Cheryl Cronnie, a regular contributor, has spotted and photographed one of our many grey squirrels in an oak tree.
This could be a female with half a dozen kits in a warm, dry nest in a hole, somewhere in the tree or in a drey in its top branches. If so, she’s hungry.
She might be on the way down the tree to find acorns she cached last autumn but she might also be after in-season pickings. There are nutritious bulbs, snake’s head fritillaries and bluebells, under the woodland floor; there are insects leaving hibernation sites among the cracks and fissures of the tree’s bark, and there are tender leaf buds just about everywhere.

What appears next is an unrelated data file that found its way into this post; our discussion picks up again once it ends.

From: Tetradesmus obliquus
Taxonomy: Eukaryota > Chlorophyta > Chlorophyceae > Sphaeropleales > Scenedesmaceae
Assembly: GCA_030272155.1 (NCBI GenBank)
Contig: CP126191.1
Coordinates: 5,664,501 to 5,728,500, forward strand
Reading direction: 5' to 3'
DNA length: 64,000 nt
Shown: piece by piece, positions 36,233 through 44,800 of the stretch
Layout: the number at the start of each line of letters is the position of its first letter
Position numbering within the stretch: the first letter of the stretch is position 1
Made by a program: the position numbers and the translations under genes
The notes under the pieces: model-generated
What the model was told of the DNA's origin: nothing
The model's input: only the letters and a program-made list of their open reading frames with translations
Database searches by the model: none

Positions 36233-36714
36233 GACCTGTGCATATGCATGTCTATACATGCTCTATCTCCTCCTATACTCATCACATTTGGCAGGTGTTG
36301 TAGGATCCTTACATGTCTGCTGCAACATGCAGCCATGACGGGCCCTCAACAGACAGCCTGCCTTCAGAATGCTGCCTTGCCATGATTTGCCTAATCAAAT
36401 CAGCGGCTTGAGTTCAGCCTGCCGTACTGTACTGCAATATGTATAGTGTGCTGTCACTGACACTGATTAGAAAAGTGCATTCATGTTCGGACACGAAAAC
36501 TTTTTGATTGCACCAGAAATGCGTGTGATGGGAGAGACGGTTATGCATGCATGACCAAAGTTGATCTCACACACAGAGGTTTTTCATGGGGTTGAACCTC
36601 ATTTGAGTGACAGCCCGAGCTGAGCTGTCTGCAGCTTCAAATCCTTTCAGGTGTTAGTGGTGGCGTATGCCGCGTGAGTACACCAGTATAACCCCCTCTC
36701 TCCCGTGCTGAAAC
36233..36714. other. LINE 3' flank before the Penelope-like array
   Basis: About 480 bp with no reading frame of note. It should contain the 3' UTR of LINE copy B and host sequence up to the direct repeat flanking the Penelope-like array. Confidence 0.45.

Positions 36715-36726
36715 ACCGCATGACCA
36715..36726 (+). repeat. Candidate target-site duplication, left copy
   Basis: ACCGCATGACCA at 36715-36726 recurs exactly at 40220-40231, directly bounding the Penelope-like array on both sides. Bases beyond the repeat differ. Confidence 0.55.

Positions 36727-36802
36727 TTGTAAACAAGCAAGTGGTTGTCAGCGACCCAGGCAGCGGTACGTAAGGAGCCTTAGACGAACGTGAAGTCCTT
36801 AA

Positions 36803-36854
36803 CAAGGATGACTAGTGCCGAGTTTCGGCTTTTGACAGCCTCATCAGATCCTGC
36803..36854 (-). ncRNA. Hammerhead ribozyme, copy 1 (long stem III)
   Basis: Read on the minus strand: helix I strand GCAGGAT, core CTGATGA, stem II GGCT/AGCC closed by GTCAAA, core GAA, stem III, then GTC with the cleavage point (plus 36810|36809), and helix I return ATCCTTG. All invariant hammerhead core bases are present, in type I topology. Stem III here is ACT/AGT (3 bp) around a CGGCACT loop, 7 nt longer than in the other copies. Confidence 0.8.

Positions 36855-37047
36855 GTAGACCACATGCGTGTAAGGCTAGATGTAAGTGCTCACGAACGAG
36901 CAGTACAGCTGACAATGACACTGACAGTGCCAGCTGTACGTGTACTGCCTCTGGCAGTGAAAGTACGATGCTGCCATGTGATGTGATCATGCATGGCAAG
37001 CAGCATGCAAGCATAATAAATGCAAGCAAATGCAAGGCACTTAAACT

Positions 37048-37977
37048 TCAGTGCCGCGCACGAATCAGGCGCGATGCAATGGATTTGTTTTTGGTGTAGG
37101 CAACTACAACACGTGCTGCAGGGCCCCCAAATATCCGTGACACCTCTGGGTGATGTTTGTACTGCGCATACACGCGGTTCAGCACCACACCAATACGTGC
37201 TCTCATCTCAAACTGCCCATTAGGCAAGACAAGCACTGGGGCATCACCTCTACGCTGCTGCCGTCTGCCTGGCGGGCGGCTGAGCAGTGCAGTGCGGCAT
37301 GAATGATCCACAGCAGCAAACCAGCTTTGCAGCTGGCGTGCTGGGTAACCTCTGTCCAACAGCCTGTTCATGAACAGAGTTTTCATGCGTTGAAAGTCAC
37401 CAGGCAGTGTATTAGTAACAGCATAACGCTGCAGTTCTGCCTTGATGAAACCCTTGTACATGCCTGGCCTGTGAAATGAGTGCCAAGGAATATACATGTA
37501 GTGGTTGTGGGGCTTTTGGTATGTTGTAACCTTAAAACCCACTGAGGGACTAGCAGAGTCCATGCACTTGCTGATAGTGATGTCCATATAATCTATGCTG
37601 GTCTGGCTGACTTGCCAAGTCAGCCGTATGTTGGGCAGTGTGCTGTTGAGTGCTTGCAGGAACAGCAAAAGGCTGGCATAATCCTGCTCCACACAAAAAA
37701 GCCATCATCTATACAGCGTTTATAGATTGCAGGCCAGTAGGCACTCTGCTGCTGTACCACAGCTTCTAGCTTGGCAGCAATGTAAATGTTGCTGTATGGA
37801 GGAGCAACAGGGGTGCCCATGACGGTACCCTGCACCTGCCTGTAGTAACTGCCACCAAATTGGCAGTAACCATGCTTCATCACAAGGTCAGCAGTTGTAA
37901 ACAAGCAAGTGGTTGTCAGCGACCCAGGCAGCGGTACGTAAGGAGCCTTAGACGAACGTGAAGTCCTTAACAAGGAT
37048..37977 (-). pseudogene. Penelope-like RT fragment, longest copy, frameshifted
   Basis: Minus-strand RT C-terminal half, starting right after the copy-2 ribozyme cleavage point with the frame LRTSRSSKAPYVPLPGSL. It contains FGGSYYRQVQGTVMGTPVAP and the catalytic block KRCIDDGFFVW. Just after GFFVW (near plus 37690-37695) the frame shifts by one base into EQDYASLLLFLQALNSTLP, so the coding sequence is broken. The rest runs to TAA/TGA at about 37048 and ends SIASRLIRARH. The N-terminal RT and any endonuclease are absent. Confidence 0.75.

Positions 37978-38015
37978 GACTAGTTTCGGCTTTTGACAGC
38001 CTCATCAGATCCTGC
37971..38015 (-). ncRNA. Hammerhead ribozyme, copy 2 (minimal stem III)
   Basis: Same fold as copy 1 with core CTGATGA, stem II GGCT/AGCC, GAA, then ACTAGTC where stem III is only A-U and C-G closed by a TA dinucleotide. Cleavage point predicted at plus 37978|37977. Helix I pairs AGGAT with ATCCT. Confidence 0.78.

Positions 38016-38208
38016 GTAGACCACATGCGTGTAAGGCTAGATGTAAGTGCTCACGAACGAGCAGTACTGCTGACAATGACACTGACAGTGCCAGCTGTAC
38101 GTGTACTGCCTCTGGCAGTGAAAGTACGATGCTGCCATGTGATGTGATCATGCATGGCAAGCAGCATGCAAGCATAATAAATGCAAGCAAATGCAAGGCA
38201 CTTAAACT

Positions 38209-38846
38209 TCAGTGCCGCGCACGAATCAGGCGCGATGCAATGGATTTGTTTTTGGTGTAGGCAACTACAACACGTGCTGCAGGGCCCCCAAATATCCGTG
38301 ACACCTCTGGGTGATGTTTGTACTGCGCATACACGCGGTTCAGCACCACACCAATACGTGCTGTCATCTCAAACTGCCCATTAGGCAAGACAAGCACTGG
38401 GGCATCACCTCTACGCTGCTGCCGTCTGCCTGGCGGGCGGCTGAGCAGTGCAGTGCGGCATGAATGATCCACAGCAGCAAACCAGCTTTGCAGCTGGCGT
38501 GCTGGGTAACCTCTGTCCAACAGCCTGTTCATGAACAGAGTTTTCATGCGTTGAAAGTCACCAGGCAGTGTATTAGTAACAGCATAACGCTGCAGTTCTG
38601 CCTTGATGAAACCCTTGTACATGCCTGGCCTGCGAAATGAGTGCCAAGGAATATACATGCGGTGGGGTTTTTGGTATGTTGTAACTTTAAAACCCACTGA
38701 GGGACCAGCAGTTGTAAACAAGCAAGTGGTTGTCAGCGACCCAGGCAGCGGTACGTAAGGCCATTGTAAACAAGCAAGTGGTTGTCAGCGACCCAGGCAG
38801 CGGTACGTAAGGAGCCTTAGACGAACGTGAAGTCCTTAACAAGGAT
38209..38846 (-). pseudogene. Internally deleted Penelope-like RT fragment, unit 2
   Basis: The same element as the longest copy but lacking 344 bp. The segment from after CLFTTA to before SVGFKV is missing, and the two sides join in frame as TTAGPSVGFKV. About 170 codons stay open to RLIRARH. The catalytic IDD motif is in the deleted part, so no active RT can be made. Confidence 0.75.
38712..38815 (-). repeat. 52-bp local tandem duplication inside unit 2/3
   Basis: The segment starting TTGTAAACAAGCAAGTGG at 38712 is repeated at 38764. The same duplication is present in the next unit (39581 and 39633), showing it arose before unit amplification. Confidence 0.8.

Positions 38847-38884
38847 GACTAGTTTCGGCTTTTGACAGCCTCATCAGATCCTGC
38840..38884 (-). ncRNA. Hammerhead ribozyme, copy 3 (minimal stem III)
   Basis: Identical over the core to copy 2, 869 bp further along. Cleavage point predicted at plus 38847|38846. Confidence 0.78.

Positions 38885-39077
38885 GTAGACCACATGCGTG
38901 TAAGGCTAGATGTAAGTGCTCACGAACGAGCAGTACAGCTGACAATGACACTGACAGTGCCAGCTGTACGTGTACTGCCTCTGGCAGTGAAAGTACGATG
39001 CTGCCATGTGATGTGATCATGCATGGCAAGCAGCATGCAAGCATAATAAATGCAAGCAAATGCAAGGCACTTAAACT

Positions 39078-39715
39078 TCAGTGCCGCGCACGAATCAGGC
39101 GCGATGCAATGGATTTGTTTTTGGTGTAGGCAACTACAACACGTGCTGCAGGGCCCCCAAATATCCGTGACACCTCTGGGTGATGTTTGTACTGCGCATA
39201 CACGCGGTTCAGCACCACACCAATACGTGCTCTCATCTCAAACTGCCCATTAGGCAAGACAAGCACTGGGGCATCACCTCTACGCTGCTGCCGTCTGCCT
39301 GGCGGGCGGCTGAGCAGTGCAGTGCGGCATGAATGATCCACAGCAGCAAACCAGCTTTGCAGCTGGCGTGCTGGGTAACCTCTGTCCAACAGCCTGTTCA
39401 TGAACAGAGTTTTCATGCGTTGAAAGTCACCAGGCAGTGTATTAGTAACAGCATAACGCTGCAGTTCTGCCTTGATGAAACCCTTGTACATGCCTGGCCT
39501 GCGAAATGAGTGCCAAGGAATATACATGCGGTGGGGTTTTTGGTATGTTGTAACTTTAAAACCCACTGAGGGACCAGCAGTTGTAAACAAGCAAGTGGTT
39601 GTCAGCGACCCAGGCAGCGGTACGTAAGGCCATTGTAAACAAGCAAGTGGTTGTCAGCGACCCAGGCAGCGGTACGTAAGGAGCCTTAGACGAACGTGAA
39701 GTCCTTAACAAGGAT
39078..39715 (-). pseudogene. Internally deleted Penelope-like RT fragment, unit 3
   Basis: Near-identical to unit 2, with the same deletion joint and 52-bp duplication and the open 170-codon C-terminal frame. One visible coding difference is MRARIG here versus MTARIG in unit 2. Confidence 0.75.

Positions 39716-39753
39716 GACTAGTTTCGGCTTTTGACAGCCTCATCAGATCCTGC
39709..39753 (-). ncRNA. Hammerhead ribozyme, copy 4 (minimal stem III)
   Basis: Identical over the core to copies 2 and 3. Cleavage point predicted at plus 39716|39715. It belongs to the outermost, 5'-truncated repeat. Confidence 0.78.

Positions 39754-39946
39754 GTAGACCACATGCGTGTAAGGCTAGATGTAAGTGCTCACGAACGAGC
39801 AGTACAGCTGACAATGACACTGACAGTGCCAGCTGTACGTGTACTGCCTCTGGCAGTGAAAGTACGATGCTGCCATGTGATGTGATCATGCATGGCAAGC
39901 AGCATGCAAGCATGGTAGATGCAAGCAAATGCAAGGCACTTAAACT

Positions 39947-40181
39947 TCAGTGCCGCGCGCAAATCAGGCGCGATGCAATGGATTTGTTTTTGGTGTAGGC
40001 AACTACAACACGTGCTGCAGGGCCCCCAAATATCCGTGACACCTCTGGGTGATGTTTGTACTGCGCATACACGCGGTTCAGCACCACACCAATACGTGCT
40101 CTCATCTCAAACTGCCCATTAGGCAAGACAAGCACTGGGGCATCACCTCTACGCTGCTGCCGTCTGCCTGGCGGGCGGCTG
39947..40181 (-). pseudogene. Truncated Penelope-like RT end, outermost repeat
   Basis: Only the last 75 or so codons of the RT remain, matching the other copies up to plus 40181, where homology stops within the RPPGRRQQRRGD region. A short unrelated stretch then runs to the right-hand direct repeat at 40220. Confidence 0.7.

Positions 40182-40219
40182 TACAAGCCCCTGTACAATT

It’s too early for the tree to be in flower (oak flowers are a favoured sugar-rich treat for a squirrel) but not to early for highly nutritious, neatly packaged, birds’ eggs.
Let’s hope that the blue tit nest that Cheryl photographed last week is in another tree, preferably one in another part of the reserve.